02/04/19 -- 0895H01.23H (Amendment HA2 to HB 445) -- Subjects local elected officials to gift ban and contribution limits

Amendment Number: 
0895H01.23H (Amendment HA2 to HB 445)
Amendment Purpose: 
Subjects local elected officials to gift ban and contribution limits
Date of Vote: 
My Vote: 

HB 445 as originally written would prohibit all types of lobbyists from making any type of expenditure for local government officials, school board members, and other members of similar governing bodies.  In my opinion that is a somewhat unnecessary restriction - it would be a far better approach to simply require such lobbyist expenditures to be reportable to the Missouri Ethics Commission (as has long been required of similar expenses on state General Assembly members).  However the bill sponsor (Shamed Dogan, Republican - District 98) also offered amendment 0895H01.23H during perfection, which fundamentally changes what HB 445 does.

Amendment 0895H01.23H adds an additional provision to HB 445 which subjects local elected officials to a 2 year waiting period before they are allowed to register as a lobbyist after leaving office.  It also establishes campaign contribution limits of $2,000 per election to all local office campaigns.  I take issue with both of these provisions. 

While restricting what kind of activities an elected official may participate in during their term of office might be warranted, it's another thing altogether to ban them from entering a particular profession after their term has expired and they have left the government's payroll.  Such restrictions are overreaching, and in my opinion amount to unfair restraint of trade.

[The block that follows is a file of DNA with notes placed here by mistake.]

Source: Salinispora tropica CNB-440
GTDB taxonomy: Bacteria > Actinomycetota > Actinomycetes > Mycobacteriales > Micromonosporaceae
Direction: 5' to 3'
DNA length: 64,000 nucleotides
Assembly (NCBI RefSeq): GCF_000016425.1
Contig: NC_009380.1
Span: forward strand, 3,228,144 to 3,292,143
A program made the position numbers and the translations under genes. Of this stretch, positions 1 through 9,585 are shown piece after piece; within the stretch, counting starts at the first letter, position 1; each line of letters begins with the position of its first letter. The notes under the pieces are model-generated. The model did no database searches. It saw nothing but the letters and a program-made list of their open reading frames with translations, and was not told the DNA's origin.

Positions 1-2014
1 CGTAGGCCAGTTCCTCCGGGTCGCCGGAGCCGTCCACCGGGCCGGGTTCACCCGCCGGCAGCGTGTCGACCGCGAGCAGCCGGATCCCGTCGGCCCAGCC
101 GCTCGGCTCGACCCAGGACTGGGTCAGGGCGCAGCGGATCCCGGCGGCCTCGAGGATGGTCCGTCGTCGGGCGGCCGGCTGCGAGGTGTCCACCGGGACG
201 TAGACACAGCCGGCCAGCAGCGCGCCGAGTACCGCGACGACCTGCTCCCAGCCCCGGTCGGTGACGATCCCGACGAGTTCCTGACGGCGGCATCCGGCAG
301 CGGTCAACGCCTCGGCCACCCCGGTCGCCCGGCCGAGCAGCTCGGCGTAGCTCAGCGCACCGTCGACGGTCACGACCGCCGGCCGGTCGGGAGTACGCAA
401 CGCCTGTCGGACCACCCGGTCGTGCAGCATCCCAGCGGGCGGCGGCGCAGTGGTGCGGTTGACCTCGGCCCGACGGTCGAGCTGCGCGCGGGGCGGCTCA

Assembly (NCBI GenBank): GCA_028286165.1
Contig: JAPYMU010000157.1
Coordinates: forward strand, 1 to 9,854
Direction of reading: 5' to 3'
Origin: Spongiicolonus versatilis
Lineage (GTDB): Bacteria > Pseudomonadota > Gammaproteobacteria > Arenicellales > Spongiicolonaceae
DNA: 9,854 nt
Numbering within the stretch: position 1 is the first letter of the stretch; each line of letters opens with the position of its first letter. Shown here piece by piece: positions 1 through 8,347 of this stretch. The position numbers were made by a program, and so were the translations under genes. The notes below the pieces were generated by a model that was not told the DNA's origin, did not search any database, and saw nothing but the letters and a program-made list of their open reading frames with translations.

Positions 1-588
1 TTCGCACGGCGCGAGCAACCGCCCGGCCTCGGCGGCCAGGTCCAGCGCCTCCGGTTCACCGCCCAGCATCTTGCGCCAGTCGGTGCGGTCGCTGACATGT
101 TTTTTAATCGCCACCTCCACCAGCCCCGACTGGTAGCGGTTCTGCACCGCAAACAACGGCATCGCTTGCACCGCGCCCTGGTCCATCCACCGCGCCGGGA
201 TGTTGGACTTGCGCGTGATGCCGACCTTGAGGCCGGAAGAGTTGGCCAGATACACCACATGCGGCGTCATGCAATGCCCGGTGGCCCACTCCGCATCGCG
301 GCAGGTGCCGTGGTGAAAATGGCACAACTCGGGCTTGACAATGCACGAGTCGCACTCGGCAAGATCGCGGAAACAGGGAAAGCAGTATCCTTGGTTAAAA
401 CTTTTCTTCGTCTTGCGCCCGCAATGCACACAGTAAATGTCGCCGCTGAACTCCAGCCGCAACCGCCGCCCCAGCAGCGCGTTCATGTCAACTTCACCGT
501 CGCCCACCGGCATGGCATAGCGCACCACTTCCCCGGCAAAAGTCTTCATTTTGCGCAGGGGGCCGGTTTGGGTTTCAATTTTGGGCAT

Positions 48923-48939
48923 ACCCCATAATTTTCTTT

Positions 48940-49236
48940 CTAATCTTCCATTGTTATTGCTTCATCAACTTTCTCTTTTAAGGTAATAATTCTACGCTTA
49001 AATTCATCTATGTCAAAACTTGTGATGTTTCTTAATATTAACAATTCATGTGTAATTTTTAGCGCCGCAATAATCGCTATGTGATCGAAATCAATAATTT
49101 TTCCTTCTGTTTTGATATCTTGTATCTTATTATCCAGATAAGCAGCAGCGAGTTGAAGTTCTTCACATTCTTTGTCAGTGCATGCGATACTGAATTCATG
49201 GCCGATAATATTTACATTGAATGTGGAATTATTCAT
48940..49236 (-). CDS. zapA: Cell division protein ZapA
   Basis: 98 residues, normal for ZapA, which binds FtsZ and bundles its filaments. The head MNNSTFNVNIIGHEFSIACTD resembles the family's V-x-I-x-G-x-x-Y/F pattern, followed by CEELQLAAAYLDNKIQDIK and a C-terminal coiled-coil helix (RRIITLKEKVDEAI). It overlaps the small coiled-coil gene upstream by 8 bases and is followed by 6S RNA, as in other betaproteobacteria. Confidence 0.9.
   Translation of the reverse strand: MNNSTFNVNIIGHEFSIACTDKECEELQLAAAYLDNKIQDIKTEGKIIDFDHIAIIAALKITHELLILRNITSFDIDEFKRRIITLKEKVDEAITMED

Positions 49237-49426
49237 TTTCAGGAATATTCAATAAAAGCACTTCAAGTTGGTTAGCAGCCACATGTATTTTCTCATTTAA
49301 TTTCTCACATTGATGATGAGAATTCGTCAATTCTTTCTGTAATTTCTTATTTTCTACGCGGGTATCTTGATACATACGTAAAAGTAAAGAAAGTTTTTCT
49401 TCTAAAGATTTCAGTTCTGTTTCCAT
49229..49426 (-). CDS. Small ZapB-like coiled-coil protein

The campaign contribution limits are even more troubling. When one provides a donation to the campaign of a candidate for public office, they are exercising their freedom of speech by using their contribution to aid someone whose views they support.  A limit on such contributions is nothing more than a restriction on the freedom of speech.  Consider also that contribution limits do not apply to self-funded candidates, making it that much harder for the average person to run for office against a wealthy opponent.  For these reasons and more, I did not support Missouri Constitutional Amendments 2 (in 2016) or 1 (in 2018), both of which limited contributions to the campaigns of those in the General Assembly.  Similarly, I cannot in good conscience support contribution limits to those running for local office.

As a result of these issues, I voted no on this amendment.  It passed anyway, overwhelmingly.  You can view the roll call vote on this amendment here if you are interested.